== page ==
Berzé-la-Ville is a picturesque typically French (to my eyes) village near to Berzé-le-Châtel whose medieval fortress was built overlooking the Lamartine Valley to protect Cluny. Nearby is the Chapel des Moines, a Romanesque church with 12th century frescoes painted by the team of artists enlisted by St Hugues of Semur, Abbot from 1049-1109, to decorate Cluny Abbey.
There’s another attraction we have occasionally visited but always found closed, the old gypsum ovens in the centre of Berzé. The production of gypsum was a big industry abandoned in the late 19th century and in recent years the ovens and the mill have been restored.
The restored roof and ovens
A seam of gypsum 20m thick was accessed by galleries dug into the side of the hill. Nearby are the enormous ovens, 6 rectangular and 3 circular.
Looking into a circular oven
The rectangular ovens were filled, burned and allowed to cool before the gypsum was removed and the process begun again. The 3 circular ovens were more modern and could be used continuously with many layers of gypsum and wood. The bottom layers would burn, igniting the next layer then raked out to make room for a new layer on top. The burned gypsum was then ground into powder in the mill and could be used to make plaster or alabaster. Cluny alabaster was widely sought after. At the beginning of the 16th century it was used to sculpt the friezes of the Palais de Jacques d’Ambroise, now the Mairie in Cluny.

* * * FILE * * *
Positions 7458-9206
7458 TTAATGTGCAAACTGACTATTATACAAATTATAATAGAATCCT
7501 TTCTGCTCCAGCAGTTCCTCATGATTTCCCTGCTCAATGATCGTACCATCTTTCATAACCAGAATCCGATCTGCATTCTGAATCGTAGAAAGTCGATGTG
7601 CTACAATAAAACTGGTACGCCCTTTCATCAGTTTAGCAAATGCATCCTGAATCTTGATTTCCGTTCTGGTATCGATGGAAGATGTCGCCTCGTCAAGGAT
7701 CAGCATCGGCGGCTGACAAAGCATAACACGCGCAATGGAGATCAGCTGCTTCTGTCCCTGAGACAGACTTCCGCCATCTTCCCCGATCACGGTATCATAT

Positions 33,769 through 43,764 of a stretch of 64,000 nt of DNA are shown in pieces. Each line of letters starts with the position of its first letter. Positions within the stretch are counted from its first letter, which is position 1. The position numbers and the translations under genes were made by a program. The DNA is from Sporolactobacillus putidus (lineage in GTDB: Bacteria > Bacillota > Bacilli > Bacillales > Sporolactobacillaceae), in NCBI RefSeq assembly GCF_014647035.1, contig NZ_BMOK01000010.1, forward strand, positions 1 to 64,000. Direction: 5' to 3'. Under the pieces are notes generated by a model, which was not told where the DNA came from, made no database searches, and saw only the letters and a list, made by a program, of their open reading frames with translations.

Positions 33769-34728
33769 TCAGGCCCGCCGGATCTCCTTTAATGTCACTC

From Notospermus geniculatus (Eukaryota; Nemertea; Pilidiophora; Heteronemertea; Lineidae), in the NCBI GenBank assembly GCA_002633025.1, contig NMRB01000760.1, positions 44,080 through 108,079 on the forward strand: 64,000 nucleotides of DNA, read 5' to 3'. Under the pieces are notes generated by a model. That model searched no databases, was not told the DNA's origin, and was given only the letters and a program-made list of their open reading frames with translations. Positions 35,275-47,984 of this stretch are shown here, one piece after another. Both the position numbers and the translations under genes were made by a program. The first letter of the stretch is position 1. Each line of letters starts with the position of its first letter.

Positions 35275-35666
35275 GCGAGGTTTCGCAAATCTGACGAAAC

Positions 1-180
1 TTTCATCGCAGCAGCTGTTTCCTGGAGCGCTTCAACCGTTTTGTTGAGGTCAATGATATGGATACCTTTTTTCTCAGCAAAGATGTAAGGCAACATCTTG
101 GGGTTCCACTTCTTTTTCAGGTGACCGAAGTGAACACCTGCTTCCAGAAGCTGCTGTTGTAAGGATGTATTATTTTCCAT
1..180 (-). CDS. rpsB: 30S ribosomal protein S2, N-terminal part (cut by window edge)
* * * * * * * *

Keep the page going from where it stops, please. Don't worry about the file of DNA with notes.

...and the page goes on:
For the last thirty years the Friends of Berzé have been digging out the rubble and soil that filled the ovens. The mines were once used for growing mushrooms but are now closed to the public after a cave-in killed someone. Gypsum rock is quite soft so liable to collapse.
Yesterday was a lovely day to take the picturesque drive through the forests above Cluny to visit Berzé for an exhibition of work by Les Belles de Mai, a group of 14 local women artists.
Les Belles de Mai exhibit their work upstairs….
I’m afraid most of the time we investigated the ovens rather than admired the work. We were mightily impressed by the scale of the renovations. In comparison our little lime kiln up the road rather pales into insignificance!